The book opens when Starr Carter witnesses the murder of her life-long friend Khalil at the hands of a police officer. The ripple effect of this tragedy, transforms Starr and those close to her.
Grappling with this horrific event, Starr is hesitant to use her voice and defend Khalil’s innocence, until her friend confronts her and challenges her to speak. She begins to recognize the importance and value her words have.
Happy weekend! If you have had a long week, it is the perfect time to start a new book. February’s book club is highlighting one of my new favorite books: The Hate U Give by Angie Thomas.
This book dominated charts and has won several awards; it shows as it is phenomenally written. It is challenging to read, but it tells an important story. This is a great book to pick up in the midst of Black History Month.
The Hate U Give will shake you and provide a perspective you may not want, but may likely need. As a white female, I was struck by the conversations the family had with their children. In the opening chapters of the book, Starr’s father instructs his young children how to behave when interacting with a police officer. These are, obviously, conversations my family never needed to have.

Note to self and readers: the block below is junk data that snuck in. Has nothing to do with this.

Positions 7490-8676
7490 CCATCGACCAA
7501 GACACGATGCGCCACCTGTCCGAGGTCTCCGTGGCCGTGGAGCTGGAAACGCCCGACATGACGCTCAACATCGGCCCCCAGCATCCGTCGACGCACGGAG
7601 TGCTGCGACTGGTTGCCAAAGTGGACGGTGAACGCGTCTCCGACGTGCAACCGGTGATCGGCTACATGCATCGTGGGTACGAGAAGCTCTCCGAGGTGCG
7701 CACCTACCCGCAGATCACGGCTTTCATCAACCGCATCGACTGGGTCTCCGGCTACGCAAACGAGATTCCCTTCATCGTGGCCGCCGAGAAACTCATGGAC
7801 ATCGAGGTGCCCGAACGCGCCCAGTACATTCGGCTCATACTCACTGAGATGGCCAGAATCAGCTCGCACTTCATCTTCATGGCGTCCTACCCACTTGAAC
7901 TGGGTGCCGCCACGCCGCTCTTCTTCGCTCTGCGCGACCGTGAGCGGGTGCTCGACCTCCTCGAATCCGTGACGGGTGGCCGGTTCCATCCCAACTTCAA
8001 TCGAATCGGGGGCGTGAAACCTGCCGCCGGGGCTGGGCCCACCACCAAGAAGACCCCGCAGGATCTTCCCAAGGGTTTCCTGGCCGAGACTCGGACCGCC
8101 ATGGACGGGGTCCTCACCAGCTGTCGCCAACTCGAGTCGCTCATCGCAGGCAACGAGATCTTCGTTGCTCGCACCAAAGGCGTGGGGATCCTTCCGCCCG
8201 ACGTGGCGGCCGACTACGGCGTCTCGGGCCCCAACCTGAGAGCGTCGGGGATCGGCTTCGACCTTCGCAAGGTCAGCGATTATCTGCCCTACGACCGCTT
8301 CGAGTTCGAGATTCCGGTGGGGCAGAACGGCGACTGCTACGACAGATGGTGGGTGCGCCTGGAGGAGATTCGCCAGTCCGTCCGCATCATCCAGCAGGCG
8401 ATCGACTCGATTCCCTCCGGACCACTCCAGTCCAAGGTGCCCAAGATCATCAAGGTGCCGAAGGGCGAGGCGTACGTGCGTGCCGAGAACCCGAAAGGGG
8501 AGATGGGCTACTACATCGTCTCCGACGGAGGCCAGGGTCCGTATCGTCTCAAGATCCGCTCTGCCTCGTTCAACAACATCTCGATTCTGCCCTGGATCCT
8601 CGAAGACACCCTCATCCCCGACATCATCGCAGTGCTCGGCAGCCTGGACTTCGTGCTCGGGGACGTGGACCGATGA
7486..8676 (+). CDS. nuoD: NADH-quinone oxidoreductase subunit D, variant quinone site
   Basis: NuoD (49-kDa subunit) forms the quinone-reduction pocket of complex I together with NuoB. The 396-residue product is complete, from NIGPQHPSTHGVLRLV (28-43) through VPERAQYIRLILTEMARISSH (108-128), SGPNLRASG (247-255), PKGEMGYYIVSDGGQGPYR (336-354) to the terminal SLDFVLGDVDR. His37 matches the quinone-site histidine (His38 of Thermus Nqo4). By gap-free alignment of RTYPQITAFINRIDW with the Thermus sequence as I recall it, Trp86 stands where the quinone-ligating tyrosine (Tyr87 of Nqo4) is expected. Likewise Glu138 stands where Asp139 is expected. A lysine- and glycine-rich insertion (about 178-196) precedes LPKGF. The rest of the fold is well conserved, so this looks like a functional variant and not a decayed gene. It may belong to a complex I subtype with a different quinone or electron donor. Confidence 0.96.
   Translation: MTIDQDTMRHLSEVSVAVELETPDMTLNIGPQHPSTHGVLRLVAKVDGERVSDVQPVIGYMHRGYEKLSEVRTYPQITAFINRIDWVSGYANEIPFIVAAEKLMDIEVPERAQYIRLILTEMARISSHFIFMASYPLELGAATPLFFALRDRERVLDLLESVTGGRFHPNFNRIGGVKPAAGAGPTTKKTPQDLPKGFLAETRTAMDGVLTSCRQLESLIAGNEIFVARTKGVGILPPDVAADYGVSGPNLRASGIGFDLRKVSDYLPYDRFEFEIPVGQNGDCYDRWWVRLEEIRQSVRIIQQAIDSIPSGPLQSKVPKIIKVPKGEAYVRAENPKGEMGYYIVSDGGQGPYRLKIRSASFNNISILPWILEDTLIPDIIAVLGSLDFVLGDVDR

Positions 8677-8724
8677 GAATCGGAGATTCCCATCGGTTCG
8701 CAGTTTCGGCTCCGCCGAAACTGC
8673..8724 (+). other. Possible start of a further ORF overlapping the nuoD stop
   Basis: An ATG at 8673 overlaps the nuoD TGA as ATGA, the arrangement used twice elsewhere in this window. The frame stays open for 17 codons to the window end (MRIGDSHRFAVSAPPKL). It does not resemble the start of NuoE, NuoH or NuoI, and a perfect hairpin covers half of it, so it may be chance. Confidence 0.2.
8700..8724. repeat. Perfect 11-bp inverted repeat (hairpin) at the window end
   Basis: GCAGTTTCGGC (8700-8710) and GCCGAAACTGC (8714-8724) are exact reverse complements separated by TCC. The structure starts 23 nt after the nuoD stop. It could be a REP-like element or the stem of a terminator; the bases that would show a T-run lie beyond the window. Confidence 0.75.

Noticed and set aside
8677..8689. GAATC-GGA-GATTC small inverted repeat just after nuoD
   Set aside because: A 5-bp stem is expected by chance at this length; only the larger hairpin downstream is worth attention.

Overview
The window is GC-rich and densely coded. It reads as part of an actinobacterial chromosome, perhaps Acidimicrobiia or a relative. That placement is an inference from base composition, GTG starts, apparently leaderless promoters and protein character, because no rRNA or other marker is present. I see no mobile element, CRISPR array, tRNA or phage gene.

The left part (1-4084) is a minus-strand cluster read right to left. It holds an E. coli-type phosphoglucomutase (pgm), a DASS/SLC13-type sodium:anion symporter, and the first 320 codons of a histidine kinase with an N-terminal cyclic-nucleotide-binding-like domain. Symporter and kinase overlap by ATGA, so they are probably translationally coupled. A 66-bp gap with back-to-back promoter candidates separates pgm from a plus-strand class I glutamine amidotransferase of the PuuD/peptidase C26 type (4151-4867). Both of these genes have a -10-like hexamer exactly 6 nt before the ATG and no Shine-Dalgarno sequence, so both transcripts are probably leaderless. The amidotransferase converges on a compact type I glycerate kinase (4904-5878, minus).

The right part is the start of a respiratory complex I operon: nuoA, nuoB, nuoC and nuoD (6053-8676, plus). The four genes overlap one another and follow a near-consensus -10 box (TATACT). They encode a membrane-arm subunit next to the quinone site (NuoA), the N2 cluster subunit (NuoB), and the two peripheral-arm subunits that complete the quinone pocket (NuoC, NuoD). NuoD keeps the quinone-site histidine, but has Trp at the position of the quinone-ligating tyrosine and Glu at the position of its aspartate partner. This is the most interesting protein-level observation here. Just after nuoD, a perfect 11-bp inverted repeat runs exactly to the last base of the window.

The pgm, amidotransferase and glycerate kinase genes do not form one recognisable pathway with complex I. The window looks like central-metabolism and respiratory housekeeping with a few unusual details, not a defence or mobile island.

This book teaches lots of valuable lessons and is a remarkable read. I strongly recommend this book as your next read. The movie, released in 2018, is certainly worth watching. Though it hardly compares to the book, it is well-cast and tells the story well. Add it to your 2019 ‘to read’ list.
“That’s the problem. We let people say stuff, and they say it so much that it becomes okay to them and normal for us. What’s the point of having a voice if you’re gonna be silent in those moments you shouldn’t be.”
- Angie Thomas, The Hate U Give
PUBLICATION DETAILS: Balzer + Bray; February 28th, 2017, 0062498533; Fiction/Young Adult